September 30, 2008 8:21 am
When Oleg Deripaska’s UC Rusal announced last year that it was buying a 25 per cent stake in Norilsk Nickel, investors were delighted.
It seemed to be the first step towards joining two of Russia’s biggest metals companies to forge a rival to BHP Billiton.
But Mr Deripaska has collided with Norilsk’s biggest shareholder, Vladimir Potanin, the Russian billionaire, for control of the world’s biggest nickel miner.
Instead of working to create a Russian metals giant, the clash of the oligarchs for Norilsk has become a cautionary tale for how minority investors can be caught in the crossfire of takeover battles, while some shareholders fear corporate governance standards could fall by the wayside.
The battle has helped destroy two-thirds of Norilsk’s market value. Part has been erased by the market crisis this September caused by the credit squeeze and investor flight from political uncertainty. It was worth $60bn when UC Rusal bought the 25 per cent stake from Mr Potanin’s former partner in April. Now it is worth about $22bn.
Despite talk last year that creation of a Russian metals giant was next on the list of state priorities, as it sought to strengthen its clout over the economy, the Russian government looks to be staying on the sidelines while Mr Potanin, who officially owns nearly 30 per cent of the company, and Mr Deripaska fight it out.
But its shares have fallen much more rapidly than those of any other Russian company. Several senior executives left when Mr Potanin, in effect, seized control in July.
In late September, even a Potanin-appointee, Alexander Popov, resigned as deputy chief executive in charge of the financial bloc, saying “the situation is seriously limiting the ability of top management to take the necessary decisions”.
The boardroom battle is preventing any decision-making, says one leading investor. “We are in deadlock,” he says. The rapid rotation of senior executives is raising fears about the operations; Alexander Bulygin, UC Rusal chief executive, says he fears production could fall by 8 to 11 per cent next year, partly because of the dispute.
These concerns were heightened when Mr Potanin, who took control of the company when he was voted in as chairman of Norilsk’s board in July, appointed as chief executive a man who had no experience of metals and mining.
In an apparent bid to win government backing, Mr Potanin appointed Vladimir Strzhalkovsky, a former KGB agent and the head of the state tourism committee.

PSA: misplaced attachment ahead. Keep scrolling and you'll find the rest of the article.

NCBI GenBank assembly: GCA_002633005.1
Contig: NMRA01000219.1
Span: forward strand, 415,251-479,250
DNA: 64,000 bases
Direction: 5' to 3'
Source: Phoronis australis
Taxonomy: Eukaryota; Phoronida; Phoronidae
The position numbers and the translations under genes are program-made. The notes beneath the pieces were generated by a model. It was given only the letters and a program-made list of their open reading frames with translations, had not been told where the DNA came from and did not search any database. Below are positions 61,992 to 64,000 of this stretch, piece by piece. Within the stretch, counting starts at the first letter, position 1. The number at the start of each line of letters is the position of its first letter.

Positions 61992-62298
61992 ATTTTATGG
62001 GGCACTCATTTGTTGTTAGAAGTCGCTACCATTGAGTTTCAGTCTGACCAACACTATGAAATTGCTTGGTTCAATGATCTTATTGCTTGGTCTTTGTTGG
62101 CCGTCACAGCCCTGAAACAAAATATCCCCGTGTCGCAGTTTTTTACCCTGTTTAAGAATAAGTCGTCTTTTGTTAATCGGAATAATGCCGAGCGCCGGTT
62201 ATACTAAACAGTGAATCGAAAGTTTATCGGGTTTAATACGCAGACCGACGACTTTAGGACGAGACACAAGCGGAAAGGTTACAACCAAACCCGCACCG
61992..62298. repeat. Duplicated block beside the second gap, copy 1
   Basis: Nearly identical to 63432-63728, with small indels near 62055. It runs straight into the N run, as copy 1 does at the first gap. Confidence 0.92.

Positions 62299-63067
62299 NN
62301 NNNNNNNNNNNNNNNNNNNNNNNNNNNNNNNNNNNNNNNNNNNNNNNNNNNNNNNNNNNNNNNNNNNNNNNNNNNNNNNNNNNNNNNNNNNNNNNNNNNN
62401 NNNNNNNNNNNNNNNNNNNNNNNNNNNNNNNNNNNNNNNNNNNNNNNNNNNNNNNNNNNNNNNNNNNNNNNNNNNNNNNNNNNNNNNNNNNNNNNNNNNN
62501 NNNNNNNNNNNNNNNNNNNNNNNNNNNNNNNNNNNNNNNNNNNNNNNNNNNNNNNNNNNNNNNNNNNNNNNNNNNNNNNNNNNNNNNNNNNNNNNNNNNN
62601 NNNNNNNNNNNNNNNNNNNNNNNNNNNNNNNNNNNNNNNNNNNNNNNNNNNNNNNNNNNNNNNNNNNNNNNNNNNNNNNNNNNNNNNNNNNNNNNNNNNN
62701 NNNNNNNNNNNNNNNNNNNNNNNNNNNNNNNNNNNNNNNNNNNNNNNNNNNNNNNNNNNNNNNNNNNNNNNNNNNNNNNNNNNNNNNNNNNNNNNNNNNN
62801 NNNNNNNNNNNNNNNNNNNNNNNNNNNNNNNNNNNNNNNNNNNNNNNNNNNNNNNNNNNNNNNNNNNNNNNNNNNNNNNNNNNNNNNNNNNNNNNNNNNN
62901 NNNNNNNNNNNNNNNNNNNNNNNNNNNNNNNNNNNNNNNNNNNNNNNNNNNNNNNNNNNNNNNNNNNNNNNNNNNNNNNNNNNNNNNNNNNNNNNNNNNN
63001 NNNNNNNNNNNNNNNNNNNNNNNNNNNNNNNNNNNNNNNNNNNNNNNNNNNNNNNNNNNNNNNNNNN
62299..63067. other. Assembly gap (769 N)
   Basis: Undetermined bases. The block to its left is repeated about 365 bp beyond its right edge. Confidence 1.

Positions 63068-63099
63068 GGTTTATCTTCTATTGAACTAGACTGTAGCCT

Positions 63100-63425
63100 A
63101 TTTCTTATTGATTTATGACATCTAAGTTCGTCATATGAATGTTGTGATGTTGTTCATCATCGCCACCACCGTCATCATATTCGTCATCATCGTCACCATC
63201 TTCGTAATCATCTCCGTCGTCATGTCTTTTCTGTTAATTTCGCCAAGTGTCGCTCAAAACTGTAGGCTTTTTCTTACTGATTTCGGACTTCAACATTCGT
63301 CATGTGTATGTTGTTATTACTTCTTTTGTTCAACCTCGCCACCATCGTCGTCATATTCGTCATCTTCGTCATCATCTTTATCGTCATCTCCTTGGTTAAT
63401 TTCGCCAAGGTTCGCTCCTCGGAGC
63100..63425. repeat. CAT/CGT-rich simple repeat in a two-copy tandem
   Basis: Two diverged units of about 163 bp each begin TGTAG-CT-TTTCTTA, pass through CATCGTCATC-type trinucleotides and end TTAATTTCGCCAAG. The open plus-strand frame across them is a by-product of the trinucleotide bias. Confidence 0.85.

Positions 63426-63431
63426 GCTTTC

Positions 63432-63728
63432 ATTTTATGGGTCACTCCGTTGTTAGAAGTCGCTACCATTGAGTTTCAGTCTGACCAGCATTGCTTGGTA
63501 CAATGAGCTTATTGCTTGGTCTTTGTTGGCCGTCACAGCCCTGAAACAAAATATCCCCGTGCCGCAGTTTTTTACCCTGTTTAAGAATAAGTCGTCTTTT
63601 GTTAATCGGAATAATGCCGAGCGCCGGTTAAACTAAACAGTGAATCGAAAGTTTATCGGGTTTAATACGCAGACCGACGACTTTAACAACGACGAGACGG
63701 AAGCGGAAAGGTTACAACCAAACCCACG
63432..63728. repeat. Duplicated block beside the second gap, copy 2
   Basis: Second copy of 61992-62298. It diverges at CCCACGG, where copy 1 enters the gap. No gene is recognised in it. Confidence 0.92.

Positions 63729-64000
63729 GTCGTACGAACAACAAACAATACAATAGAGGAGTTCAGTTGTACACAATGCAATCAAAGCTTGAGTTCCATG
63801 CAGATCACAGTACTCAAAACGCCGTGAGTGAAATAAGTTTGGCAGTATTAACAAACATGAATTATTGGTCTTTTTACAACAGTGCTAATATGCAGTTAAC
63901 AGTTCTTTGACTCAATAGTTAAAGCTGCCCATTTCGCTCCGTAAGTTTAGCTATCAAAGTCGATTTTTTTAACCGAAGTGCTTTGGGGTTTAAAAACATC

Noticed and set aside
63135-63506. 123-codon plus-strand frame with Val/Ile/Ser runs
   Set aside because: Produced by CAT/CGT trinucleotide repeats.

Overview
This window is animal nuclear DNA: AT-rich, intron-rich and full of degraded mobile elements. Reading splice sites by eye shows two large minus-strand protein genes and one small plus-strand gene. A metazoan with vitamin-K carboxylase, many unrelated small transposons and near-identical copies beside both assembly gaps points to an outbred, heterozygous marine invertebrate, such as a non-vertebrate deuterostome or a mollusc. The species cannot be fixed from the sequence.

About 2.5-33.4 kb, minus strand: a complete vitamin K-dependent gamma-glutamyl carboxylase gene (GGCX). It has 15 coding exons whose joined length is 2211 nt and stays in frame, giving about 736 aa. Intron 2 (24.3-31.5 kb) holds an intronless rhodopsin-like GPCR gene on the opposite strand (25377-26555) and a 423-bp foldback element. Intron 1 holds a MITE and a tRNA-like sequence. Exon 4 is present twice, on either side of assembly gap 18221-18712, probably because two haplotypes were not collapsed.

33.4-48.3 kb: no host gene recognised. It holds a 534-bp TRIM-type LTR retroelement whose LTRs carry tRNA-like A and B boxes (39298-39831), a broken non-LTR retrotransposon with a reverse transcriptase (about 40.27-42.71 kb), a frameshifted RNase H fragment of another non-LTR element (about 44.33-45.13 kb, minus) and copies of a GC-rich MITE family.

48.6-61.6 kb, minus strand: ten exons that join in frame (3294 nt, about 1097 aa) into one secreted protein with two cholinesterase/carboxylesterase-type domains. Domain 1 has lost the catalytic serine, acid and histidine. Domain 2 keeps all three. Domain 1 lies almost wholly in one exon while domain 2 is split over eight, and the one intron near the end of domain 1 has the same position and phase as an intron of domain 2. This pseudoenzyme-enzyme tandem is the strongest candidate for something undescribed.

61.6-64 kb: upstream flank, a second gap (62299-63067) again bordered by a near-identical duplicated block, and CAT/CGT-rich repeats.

Investors are staying away. “It used to be my favourite stock. But now I would be very cautious about touching it,” says Eric Kraus, an adviser to Otkritie, a Russian brokerage, who has worked in Russia for more than a decade.
The global credit squeeze is making it unlikely there will be a solution soon, as both sides will have limited access to cash to buy each other out. “All these big takeovers are predicated on the condition that billions of dollars in western cash is going to be available,” says one senior western banker. “It’s not going to be available. They are not going to be able to do the takeovers they planned.”
The merger plan “is dead money” says Rob Edwards, managing director for metals and mining research at Renaissance Capital, the Moscow investment bank.
But Mr Bulygin says he is hoping the credit squeeze could create opportunities: “The fall in value of several metals and mining assets is an additional opportunity.”
He says Rusal would not go over a 30 per cent threshold in Norilsk without making a proposal to remaining shareholders as required by Russian law. This is a tough proposition without access to credit markets.
And UC Rusal’s plans to launch an initial public offering next year may be delayed because of the market situation, also complicating plans for a tie-up. “I can’t rule out revising the timing if the situation worsens,” Mr Bulygin says.
The credit squeeze is adding to corporate governance concerns.
Mr Potanin has been a champion of corporate governance standards in Russia. But Mr Deripaska has accused him of building a 35 per cent stake in Norilsk, past the threshold at which he should have made an offer to all shareholders.
Investors say voting patterns at the annual meeting in June suggest he holds more than 30 per cent.
At that meeting, Mr Potanin managed to win enough seats for a majority of the board.
But Mr Potanin’s Interros holding group denies breaching the law, saying it holds about 30 per cent.
Although the oligarchs are abiding by the rule of law and acting in the interests of shareholders, loopholes can be found. Russian law does not prohibit shareholders from acting in concert, for instance.
“There is plenty of scope for doing whatever you like with the law. Russian law is so prescriptive, it’s full of holes,” an investor says.
As for Rusal, the stand-off has made it more determined. “We have absolutely rejected merging the companies on the platform of Norilsk,” Mr Bulygin says. “It can only be merged on the basis of Rusal.”
He adds that Rusal hopes to make use of the crisis to expand into metals and mining no matter what happened with Norilsk.
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